Saturday, January 12, 2008

Alien Technology - 1. Biology/Physiology


"Enclosure" © DigitalBlasphemy.com
One important area of research for engineers is the area of human factors science or design -understanding and applying the properties of human capability to the design of technology (a somewhat oversimplified definition). The capabilities of the human being has to be taken into account. Some are obvious factors (when you are not speculating about non-human species) are such things as: humans are bipedal, have five fingers, and their knees bend inward not outward like some birds, to name but a few. There are many human factors that influence technology including, but by no means limited to, from how something is physically designed, to safety mechanisms that need to be installed, to what kind of assistance the human operator needs to operate the technology.

What does this mean for aliens? What it means is that what works for a human may not be the best solution or the solution chosen by an alien. An avian sentient species would need greatly different technology for sitting and control mechanisms (I wonder if a sentient creature that is used to flying, would look to fly beyond the atmosphere sooner than a terrestrial or especially an aquatic sentient species?). A creature that looks more like an octopus than a human would need different seating and control mechanisms as well. Having more fingers, lacking any fingers, having a tail, having more than two eyes, hearing different frequencies, not being able to hear at all, and any number of other physiological differences will affect what the technology will look like, how the species would communicate, and thus affect how we (humans) can find and communicate with an alien race.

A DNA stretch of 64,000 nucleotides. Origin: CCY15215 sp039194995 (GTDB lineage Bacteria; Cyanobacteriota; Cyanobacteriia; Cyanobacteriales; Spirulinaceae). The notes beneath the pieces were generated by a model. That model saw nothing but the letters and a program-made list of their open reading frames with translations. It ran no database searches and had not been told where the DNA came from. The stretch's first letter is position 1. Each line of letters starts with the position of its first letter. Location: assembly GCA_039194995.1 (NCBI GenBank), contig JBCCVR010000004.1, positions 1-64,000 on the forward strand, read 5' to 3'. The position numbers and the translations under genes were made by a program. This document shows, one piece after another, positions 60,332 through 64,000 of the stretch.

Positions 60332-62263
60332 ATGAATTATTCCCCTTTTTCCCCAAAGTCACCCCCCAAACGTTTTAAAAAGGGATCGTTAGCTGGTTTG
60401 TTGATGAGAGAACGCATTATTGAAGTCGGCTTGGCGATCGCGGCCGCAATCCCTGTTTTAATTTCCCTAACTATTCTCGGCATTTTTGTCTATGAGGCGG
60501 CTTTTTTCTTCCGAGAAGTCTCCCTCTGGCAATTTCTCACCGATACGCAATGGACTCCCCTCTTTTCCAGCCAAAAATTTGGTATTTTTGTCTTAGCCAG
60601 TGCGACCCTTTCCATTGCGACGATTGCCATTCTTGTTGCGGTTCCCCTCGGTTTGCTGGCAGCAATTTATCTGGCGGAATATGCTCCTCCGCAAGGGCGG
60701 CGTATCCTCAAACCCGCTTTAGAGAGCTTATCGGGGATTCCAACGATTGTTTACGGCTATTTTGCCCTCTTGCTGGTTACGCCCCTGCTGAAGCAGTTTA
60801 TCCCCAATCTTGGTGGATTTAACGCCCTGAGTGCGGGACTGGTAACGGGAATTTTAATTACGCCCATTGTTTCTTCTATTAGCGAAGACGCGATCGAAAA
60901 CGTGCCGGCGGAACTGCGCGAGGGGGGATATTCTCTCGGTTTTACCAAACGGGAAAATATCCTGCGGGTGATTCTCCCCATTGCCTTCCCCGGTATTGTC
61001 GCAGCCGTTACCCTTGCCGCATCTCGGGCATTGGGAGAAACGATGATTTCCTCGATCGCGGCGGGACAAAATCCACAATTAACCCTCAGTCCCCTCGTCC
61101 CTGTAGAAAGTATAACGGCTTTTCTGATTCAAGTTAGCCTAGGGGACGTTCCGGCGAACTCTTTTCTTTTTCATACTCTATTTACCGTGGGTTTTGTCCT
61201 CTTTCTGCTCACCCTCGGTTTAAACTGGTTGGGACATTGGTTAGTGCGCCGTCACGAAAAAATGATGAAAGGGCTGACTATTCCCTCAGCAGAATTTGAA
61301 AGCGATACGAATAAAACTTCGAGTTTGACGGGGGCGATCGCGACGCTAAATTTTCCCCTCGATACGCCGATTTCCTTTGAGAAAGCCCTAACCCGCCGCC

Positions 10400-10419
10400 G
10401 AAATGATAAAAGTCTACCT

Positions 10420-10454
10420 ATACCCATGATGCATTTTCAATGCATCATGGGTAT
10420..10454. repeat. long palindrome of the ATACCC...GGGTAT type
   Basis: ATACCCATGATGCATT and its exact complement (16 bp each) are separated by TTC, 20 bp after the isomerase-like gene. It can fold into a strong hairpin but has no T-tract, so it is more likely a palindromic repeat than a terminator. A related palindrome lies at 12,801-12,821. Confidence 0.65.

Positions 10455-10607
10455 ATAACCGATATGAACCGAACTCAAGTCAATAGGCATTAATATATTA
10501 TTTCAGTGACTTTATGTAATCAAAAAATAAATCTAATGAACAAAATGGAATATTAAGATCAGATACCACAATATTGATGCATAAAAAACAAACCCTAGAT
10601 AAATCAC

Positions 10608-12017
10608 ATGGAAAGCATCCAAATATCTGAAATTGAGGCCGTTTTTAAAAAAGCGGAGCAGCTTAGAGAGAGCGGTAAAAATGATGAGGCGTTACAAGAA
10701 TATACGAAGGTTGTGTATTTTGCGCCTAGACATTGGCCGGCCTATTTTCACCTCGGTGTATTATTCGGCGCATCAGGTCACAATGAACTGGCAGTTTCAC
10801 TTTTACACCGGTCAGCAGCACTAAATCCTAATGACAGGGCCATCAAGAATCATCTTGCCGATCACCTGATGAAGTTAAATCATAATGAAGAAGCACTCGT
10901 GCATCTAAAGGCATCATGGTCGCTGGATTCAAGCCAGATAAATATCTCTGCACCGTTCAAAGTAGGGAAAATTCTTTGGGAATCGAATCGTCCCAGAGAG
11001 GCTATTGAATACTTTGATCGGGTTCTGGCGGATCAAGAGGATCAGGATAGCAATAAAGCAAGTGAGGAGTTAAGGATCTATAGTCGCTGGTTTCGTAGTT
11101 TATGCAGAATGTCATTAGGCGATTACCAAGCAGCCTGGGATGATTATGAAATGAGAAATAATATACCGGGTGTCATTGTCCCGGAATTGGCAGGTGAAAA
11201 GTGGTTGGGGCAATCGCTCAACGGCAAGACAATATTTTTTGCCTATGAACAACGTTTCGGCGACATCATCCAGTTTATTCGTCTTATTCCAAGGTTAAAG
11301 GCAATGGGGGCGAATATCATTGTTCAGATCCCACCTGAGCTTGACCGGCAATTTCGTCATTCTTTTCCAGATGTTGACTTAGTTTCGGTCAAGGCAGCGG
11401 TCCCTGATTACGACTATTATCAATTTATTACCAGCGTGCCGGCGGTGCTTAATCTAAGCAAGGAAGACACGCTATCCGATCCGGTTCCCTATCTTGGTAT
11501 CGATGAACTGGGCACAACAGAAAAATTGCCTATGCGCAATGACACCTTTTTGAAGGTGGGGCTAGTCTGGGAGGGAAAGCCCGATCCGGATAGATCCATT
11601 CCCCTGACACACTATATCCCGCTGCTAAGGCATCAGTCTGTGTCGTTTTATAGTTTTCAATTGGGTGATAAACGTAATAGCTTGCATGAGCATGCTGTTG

And it is possible that there could be some intelligent species that cannot use technology (at least as we commonly define or have commonly come to think of as technology) or which may not have a pressing need for it, or are much slower in developing it because of their physiological limitations. Say, for an extreme example, there are long lived creatures with very slow metabolisms that communicate through touch or biochemical means and who carve out structures within boulders or large masses of rock by secreting acid - such creatures could eventually develop a complex society that discovers complex mathematics, and which ponders the deep questions of "being" and "existence" and the meaning of life; but certain technological development could be very slow - at least the type of technological development that includes physically exploring space and the ability to communicate beyond their planet.

References:

Human Factors and Ergonomics Society. 12 January 2008. <http://www.hfes.org/>

Human Systems Integration Division at NASA Ames. 19 December 2007. 12 January 2008. <http://humansystems.arc.nasa.gov/>

0 comments :